The reproductive act leading to the birth of offspring and numerous aspects linked to the reproductive process itself have always fueled passions at the scientific and societal levels. Very few of our life experiences rouse as much emotions. Beyond the reproductive needs essential to the survival of all species, at the individual level, the often visceral need to transmit ones genes to an offspring is common to the entire animal kingdom. From a socio-economic standpoint, our societies base their survival and their growth in large part on birth rates. Among the applications that influence societies, a great need arises for the development of new contraceptive methods, available and reversible, for both males and females.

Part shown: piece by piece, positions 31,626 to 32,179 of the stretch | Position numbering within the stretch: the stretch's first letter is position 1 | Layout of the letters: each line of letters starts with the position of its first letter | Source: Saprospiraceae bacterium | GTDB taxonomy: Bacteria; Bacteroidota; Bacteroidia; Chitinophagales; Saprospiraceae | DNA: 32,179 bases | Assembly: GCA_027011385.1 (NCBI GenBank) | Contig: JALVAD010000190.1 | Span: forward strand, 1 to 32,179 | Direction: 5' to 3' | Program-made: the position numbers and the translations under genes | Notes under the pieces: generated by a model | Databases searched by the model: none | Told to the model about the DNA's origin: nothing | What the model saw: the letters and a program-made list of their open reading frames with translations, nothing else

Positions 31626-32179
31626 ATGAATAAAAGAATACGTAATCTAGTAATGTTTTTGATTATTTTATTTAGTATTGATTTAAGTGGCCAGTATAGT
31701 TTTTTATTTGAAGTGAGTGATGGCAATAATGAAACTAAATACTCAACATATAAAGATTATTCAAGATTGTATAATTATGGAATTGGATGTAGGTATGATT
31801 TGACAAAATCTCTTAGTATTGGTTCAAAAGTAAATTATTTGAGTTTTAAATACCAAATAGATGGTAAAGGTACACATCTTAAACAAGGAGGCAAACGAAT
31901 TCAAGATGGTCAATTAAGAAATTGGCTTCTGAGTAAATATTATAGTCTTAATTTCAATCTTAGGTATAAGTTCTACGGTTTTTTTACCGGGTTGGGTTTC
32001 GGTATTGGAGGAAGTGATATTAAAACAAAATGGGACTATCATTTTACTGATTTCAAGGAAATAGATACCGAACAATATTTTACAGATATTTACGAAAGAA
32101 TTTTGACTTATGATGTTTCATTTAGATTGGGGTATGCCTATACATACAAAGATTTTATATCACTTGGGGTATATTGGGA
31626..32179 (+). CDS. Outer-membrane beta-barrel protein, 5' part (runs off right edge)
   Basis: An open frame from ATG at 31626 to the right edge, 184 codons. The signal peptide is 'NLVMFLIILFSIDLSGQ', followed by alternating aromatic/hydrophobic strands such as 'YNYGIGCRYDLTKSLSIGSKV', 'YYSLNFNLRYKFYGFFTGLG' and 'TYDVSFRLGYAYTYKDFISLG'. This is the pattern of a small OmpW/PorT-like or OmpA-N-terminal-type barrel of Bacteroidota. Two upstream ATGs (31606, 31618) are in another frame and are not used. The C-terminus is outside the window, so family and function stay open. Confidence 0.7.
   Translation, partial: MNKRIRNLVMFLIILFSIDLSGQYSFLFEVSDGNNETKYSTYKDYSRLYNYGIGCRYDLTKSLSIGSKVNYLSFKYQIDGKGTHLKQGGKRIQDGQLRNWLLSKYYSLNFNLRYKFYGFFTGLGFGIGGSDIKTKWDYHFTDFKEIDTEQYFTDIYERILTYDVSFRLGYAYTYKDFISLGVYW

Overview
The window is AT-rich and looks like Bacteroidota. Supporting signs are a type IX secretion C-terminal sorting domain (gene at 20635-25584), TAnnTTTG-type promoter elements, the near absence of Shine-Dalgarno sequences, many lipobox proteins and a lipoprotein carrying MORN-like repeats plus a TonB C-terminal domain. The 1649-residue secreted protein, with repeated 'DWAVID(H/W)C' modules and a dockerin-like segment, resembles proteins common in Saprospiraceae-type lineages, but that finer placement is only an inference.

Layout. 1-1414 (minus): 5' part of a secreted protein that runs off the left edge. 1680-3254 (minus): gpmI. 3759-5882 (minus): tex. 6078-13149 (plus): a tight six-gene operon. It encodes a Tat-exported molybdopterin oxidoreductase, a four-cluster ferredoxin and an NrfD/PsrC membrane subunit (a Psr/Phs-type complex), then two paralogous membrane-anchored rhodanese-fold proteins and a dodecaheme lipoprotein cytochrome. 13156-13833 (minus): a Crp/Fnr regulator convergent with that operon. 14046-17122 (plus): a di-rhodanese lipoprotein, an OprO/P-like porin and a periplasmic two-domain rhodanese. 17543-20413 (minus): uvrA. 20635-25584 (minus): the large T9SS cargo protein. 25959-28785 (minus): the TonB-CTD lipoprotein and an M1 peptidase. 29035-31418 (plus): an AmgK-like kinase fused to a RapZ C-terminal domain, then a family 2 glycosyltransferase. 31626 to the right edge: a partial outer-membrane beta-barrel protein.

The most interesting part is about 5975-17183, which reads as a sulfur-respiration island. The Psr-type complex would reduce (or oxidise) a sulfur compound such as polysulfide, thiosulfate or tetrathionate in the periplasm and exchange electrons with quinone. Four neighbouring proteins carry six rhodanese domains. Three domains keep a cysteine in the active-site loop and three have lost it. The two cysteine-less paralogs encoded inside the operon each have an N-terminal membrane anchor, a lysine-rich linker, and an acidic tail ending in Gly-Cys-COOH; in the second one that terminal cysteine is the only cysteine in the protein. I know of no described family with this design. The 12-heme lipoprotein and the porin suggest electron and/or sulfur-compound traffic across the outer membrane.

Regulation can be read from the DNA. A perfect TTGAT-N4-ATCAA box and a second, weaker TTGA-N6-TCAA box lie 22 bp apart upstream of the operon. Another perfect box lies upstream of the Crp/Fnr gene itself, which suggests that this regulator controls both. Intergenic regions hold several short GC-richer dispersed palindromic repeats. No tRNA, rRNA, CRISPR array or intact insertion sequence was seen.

The knowledge generated by CRDSI research enable solutions to be envisioned. In addition, the treatment of infertility raises numerous ethical questions. For example, the preservation of fertility for patients receiving chemotherapy treatments raises different concerns whether the patient is male or female since conservation of semen is more easily available and better developed than the collection and preservation of oocytes. We also have to consider the age of the patient since before puberty, the collection of gametes involves various challenges. Another example of ethical issue associated to reproduction is the selection of embryos on a genetic basis. It is possible to collect a few cells from the embryo in order to carry out genetic screening, which is generally acceptable when parents are carriers of a serious hereditary disease. However, the same procedure raises a problem if it is applied to select an embryo based on aesthetic criteria (ex. Eye color) or to choose the sex of the child. A third topical example is the management of supernumerary embryos produced in fertility clinics. It is thus important to consider the development and the application of these technologies in a responsible manner. Therefore, CRDSI has for the past ten years or so added an ethical axis in its programming in order to address these important aspects. It is through dialogue between researchers working on the improvement and development of these reproductive technologies and those able to quantify risks in relation to the societal benefits that a responsible management of these practices is possible. Lyne Létourneau is interested in the decision making process by decision makers, regulators and legislators for the purpose of providing acceptable framing of practices based on scientific data.